Will there be aftershocks from drilling decision?
A seismic-like tremor was felt across the isthmus after this column reported Auckland’s notso-super-city’s support for oil drilling off the coast.
These abridged letters were among a higher than normal tsunami of mail:
‘‘I was born in the Shetland Islands north of Scotland in 1946.
‘‘We lived in a council (state) two bedroom house looking over the sea, where storms blew out windows and two doors leaked badly.
‘‘The council had no money for repairs. We dug peat from the hillside, dried, bagged and stacked it for winter fuel. I chopped beach driftwood for the fire. If Father had a spare 10 shillings, he bought a bag of coal.
‘‘Then North Sea was discovered.
‘‘Oil exploration could exist alongside fishing and fish farming, main industries in Scottish and Norwegian waters. Norway with a population of about three million and a long, rugged coastline soon had oil rigs in her waters. Britain followed suit.
‘‘At the height of the boom about 36 rigs worked in British and
oil Norwegian sectors of the North Sea.
‘‘Well-paid work in the oil industries appeared in ports along the British ports from Shetland to Great Yarmouth.
‘‘Today, the Shetland Islands have the highest standard of living in Great Britain, thanks to North Sea oil.
‘‘No leaky houses, no unemployment.
‘‘An oil fund from oil revenue peaked at £700 million and is now £100 plus million for the benefit of Shetland’s population.
‘‘The Norwegians’ oil company, Statoil, extracted oil in an extremely professional manner and benefits have been immense to a country similar to New Zealand, three million people, and a long coastline.
‘‘Protesters should research the history of Norway, its oil industry, the benefits to population and infrastructure from 1970.’’ – Gordon B Smith ‘‘I agree wholeheartedly with you. A 12 mile limit on drilling and fishing is needed to help save the dolphins. But I somehow doubt if that will be done in time to save them, especially under this government and council.’’ – Ana A Squire ‘‘I am writing in absolute outrage after your column.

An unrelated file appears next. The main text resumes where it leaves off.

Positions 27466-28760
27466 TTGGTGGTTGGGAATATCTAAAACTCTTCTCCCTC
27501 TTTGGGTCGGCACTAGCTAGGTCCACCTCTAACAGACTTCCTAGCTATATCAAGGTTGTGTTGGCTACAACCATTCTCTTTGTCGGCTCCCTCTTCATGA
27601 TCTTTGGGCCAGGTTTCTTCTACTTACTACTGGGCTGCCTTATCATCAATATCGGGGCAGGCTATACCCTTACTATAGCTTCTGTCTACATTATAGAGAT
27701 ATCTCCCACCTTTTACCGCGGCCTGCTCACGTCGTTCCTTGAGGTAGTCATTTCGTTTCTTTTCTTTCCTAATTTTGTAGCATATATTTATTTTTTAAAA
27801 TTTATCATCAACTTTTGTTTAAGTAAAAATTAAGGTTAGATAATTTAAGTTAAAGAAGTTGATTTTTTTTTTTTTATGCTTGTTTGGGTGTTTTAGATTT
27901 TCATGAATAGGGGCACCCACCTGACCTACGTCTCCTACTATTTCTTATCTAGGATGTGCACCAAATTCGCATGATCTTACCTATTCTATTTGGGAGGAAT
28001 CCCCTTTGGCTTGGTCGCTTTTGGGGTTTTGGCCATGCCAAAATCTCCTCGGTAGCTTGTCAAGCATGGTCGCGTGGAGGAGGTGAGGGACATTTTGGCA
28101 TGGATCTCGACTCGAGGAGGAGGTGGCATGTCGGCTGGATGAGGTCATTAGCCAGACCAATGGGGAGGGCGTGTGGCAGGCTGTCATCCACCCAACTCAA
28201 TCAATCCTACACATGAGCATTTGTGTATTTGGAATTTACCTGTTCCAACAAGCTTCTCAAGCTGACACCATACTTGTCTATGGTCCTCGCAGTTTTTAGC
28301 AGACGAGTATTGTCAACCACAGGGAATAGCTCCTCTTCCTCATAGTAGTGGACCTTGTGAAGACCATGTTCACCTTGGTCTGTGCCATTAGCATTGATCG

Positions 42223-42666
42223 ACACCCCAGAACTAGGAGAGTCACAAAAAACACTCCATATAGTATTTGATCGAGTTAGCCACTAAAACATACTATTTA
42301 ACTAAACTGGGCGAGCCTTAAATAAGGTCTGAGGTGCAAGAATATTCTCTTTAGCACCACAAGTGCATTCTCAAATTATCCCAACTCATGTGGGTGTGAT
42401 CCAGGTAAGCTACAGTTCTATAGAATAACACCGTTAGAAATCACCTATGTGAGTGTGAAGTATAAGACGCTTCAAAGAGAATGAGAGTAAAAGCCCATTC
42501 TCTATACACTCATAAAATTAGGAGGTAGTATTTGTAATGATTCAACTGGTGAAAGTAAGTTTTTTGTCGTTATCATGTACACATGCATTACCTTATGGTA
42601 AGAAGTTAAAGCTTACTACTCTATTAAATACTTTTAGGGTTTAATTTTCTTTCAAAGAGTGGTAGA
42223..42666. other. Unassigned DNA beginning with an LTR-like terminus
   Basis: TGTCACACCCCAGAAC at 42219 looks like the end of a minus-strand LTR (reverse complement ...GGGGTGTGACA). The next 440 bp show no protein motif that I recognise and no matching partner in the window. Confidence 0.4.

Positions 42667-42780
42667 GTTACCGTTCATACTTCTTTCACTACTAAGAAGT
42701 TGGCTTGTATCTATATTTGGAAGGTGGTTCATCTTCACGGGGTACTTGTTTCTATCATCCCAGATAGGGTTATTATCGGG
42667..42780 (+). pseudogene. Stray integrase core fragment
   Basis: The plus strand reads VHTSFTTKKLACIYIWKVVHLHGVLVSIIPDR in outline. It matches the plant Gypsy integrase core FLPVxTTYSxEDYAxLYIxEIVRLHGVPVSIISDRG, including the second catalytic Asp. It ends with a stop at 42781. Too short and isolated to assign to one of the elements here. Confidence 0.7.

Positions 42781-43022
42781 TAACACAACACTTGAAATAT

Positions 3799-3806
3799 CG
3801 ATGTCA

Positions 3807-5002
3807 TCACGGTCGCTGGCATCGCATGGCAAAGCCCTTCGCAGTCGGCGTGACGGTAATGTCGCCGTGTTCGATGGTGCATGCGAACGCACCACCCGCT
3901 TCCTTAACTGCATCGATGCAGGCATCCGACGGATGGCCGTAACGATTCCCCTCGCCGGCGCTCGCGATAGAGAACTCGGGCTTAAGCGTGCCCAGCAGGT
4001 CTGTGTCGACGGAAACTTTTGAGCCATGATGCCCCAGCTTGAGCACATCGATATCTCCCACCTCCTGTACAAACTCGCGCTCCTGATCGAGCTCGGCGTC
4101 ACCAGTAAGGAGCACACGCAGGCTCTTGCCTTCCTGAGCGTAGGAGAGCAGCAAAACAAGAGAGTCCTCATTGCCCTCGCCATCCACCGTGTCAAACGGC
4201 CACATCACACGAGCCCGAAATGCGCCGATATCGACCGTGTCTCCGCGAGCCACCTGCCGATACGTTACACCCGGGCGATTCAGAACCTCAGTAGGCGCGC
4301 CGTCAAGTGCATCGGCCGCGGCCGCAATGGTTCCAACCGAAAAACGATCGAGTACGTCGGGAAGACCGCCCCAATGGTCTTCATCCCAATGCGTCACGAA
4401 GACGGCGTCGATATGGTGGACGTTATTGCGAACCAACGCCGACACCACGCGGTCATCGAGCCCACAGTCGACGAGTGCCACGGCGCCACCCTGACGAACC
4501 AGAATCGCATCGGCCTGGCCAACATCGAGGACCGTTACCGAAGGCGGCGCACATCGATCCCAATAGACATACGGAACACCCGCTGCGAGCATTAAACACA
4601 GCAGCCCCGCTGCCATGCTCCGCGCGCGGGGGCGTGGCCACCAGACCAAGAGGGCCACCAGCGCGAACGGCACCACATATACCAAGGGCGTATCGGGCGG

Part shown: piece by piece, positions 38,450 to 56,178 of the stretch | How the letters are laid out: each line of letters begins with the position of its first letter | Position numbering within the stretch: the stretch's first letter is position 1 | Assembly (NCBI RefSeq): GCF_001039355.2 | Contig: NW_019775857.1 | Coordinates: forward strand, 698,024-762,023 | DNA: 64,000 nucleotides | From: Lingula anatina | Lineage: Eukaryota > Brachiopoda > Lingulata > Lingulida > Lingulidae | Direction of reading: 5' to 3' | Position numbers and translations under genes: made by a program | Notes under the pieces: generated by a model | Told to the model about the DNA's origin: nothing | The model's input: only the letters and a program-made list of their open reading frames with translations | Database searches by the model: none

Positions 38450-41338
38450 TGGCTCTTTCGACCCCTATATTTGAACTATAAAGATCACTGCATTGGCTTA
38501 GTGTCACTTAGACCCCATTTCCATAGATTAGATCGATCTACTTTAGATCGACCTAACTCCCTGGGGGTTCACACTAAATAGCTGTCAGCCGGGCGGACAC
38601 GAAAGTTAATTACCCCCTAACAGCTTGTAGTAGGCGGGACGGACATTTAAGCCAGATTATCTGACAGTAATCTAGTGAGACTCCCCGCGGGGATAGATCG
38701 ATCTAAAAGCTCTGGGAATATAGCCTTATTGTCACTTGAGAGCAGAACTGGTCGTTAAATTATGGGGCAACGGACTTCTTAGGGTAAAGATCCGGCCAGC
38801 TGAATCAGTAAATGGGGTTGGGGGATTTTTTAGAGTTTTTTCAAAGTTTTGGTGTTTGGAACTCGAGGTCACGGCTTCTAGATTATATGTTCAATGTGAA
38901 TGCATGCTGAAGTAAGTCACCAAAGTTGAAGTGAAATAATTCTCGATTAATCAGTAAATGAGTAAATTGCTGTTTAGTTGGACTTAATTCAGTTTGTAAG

‘‘I am 25 and have lived in Mangere Bridge all my life. I have never been so deeply angered and upset about our government.
‘‘When did New Zealand decide to begin selling ourselves to the potentially highest bidder like a group of mercenary thugs for a little extra cash, losing our love and our pride in our beautiful land, the people who live here, and the countless species of marine and mammal life that would (without any doubt) perish if the plan backfired?
‘‘In a geothermal country with scores of magma tunnels and fault lines already out of kilter and they want to do risky things like drilling that might make matters worse! Look at Christchurch, councillors, and then try to tell us that this is a good idea.’’
– Susan Ruth Wilson
‘‘You’ve conveniently turned a blind eye to long queues of anxious people at petrol stations, carless days and high fuel prices of yesteryear.
‘‘Opec certainly had us over a barrel and there was nothing we could do about it.
‘‘All because we took the oil supply for granted without bothering to explore or find our own.
‘‘Benefits far outweigh risks.’’ – Mark Miller ‘‘Thank you so much for alerting us to Auckland Council’s appalling approval of oil drilling with little or no consultation. The environmental risks are ‘of high consequence’ should anything like what happened in the Bay of Mexico occur here. Then there are the Maui’s dolphins. We certainly need people like you to keep us informed of issues that otherwise go under the radar.’’
– Helen and Patrick Doherty
Drilling protest: Matiatia boaties show their support for the nationwide protest against deep sea oil drilling by US oil giant Andarko. What do you think? Email email@example.com